Girard-Perregaux presents the first ever skeleton version of its Neo Tourbillon with Three Bridges.
The Neo Tourbillon with Three Bridges Skeleton is a natural extension of several Girard-Perregaux fundamentals. The first is the 1884 patent for a tourbillon with three bridges visible on the dial side, the principle underlying the “With Three Gold Bridges” architecture and unique signature of Girard-Perregaux fine watchmaking.
The second is the skeleton working on this type of movement that Girard-Perregaux has been practicing since 1998. The third stage was the birth in 2014 of the Neo Tourbillon with Three Bridges. The latter were not straight, flat or in gold, but instead arched, taut, rounded, open-worked and black.
The model is presented in a 45 mm-diameter titanium case measuring 15.85 mm high. With its ample curves and large glazed areas, this shell resembles a panoramic observation platform looking out onto a horological monument. The satin-brushed bombed case band is distinguished by the total absence of any bezel. Its polished lugs are perched high on the case so as to create a strong and early inflection. It is this curve that ensures the Neo Tourbillon with Three Bridges Skeleton sits so snugly on any wrist, however small.
Dominated by sapphire rather than titanium, the case is built so as to maximise the view of the movement, itself based on the principle of transparency. The dial-side crystal is of the glass box type, steeply cambered and convex. It rises vertically from the case, before changing angle to cover the heart of the watch, like a protective dome. The caseback crystal is also convex, meaning that, when viewed from the side, the Neo Tourbillon with Three Bridges Skeleton is a band of grey metal with a matt appearance achieved by satin brushing, framed by two sapphire protrusions.
These scratchproof, complex and chemically pure crystals thus reveal the structure of the GP 9400-0011 calibre, a profoundly revisited version of Calibre 9400. This restructuring mainly consists of skeleton working that basically involves eliminating the baseplate. Almost as if the ground had vanished beneath its feet, the movement finds itself suspended between two layers of air. Certain indispensable anchor points remain, but the opaque and solid supporting structure has disappeared. A closer look shows the screws holding the openworked, polished and bevelled bridges, driven far into the structure of the calibre.
Contrary to other skeleton models made by Girard-Perregaux, the Neo Tourbillon with Three Bridges Skeleton has not sought to create a graphic shape by open-working, but instead to ‘erase’ the material so as to enable the bridges to express themselves to the full. The movement base-plate, which is solid on Calibre 9400, is replaced here by two bridges. The latter are exactly identical to those on the dial side: a first in a structure based on visible bridges. These two bridges are the counterparts of the gear-train bridge (in the centre) and the tourbillon bridge (at 6 o’clock). Their subtly arched shape slightly increases the overall movement thickness.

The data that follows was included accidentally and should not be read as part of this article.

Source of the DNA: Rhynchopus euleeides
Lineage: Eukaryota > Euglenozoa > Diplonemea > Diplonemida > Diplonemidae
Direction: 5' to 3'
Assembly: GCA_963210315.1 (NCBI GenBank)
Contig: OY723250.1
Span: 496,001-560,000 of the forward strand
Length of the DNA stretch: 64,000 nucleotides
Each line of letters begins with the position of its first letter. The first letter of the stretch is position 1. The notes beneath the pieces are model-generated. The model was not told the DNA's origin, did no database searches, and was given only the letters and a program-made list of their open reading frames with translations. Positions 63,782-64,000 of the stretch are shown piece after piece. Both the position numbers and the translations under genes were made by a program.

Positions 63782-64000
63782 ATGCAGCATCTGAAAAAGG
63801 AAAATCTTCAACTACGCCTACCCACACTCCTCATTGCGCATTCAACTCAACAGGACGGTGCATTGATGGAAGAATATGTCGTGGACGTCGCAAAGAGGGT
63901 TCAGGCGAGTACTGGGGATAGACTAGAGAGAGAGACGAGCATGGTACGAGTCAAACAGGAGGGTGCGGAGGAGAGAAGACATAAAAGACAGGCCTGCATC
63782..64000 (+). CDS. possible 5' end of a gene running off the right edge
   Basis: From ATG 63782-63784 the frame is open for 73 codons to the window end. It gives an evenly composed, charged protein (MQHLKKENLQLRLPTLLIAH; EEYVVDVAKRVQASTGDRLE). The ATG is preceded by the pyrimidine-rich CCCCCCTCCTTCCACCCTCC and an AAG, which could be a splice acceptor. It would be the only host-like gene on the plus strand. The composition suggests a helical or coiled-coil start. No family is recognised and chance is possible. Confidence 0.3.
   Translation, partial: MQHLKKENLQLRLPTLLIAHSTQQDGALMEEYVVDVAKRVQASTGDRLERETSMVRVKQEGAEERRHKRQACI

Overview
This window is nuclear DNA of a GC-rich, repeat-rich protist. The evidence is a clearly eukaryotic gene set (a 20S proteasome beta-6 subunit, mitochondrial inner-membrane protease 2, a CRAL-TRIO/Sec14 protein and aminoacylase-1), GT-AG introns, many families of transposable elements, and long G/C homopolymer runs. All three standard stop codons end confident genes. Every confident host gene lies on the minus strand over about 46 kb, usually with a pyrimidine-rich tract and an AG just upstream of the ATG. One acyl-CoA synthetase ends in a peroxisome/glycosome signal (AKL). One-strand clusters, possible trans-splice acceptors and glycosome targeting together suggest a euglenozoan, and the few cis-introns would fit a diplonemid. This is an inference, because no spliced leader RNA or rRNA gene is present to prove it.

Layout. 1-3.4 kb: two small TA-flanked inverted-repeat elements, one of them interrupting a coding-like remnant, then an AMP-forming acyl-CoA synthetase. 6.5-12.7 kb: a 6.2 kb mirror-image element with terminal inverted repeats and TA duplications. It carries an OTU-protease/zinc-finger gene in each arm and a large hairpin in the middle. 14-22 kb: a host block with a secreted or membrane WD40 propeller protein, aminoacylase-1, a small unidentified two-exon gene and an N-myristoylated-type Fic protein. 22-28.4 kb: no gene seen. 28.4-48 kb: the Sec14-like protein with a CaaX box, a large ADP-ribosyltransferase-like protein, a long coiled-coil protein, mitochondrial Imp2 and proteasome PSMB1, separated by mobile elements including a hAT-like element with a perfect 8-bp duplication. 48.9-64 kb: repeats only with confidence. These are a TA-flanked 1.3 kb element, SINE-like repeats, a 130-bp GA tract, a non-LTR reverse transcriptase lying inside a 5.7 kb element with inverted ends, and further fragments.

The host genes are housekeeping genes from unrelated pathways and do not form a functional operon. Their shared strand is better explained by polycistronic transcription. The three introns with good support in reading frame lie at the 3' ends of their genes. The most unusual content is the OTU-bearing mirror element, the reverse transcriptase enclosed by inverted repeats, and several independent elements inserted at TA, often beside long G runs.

The calibre of the Neo Tourbillon with Three Bridges Skeleton is 9.54 mm thick, while the titanium caseband is the same size as on the previously released model. Physical lightness is ensured by the low weight of sapphire and titanium and their limited presence, while visual lightness is created by skeleton-working. The bridges contribute to the overall transparency of calibre. They are made of titanium, sandblasted and then blackened by a PVD process. Their 3D shape is so complex, composed of interior angles, arches, extensions and overhangs, that their machining is a watchmaking feat in itself. The result is a free, sensual, taut and powerful shape.
Coursing between these bridges are the two life-flows of watchmaking: the exchange between energy and information, between the force stored in the barrel and the regulating effect of the tourbillon. The former is wound by a micro-rotor, which is placed concentrically with the barrel – a unique position for this organ. The high inertia of this hefty white gold micro-rotor ensures a minimum 60-hour power reserve. At the other end of the kinematic chain sits the Girard-Perregaux tourbillon.
This 80-part component is made from titanium so as to safeguard operational autonomy and reduce friction. It spins on its axis once a minute, driven by a large-diameter balance wheel coupled with a hairspring featuring a Philllips terminal coil and a Swiss lever escapement. The entire fully assembled carriage weighs just 0.25 grams.
Model: Neo Tourbillon with Three Bridges Skeleton
Case and dial
Diameter: 45,00 mm
Thickness: 15,85 mm
Glass: sapphire anti-reflective treatment “box”, steeply cambered, convex
Case-back: sapphire crystal “box”
Dial: no dial, no ring
Hands: “Dauphine” type, brushed white gold
Water resistance: 30 metres (3 ATM)
Reference: GP 09400-0011, skeletonised, mechanical with automatic winding
Winding: unidirectional via an 18K white gold micro-rotor, coaxial with the barrel
Diameter: 36,00 mm (16’’’)
Thickness: 9,54 mm
Frequency: 21,600 vph – (3 Hz)
Number of components: 260
Power reserve: min. 60 hours
Tourbillon, hours, minutes, small seconds on the tourbillon
Tourbillon cage in Titanium, 80 components weighting 0,25 grams
Bridges: 5 skeletonised, bevelled, sandblasted, black PVD-treated bridges
Material: Hand-stitched black alligator
Buckle: Titanium triple folding clasp